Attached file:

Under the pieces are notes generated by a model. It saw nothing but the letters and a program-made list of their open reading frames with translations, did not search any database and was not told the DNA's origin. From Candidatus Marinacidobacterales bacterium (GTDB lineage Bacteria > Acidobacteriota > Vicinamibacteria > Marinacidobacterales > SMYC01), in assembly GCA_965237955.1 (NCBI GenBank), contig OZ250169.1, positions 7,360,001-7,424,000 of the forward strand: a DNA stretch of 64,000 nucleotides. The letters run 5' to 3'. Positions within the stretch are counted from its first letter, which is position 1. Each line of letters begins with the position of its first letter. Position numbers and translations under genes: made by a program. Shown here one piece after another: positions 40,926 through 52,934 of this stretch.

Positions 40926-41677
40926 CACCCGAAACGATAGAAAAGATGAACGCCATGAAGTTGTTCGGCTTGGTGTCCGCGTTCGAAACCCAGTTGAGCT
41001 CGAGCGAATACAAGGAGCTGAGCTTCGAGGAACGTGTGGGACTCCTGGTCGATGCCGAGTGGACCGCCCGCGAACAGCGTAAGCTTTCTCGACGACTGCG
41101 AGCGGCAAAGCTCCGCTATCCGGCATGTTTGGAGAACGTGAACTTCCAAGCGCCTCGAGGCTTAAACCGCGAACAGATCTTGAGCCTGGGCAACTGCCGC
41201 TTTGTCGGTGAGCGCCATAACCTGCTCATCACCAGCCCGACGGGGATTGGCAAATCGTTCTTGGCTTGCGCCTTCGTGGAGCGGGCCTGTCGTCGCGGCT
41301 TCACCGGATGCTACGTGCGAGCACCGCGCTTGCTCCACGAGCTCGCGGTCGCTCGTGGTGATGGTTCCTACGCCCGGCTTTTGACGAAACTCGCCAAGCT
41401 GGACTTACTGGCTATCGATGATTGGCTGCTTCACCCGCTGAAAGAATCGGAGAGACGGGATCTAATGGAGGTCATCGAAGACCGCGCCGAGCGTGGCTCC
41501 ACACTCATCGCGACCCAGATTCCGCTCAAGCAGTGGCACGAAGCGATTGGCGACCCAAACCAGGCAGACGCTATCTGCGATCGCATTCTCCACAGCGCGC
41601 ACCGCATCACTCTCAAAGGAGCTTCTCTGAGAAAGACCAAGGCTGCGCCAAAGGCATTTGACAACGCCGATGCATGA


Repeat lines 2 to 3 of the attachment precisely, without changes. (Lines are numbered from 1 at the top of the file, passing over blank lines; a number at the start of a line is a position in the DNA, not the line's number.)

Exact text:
Positions 40926-41677
40926 CACCCGAAACGATAGAAAAGATGAACGCCATGAAGTTGTTCGGCTTGGTGTCCGCGTTCGAAACCCAGTTGAGCT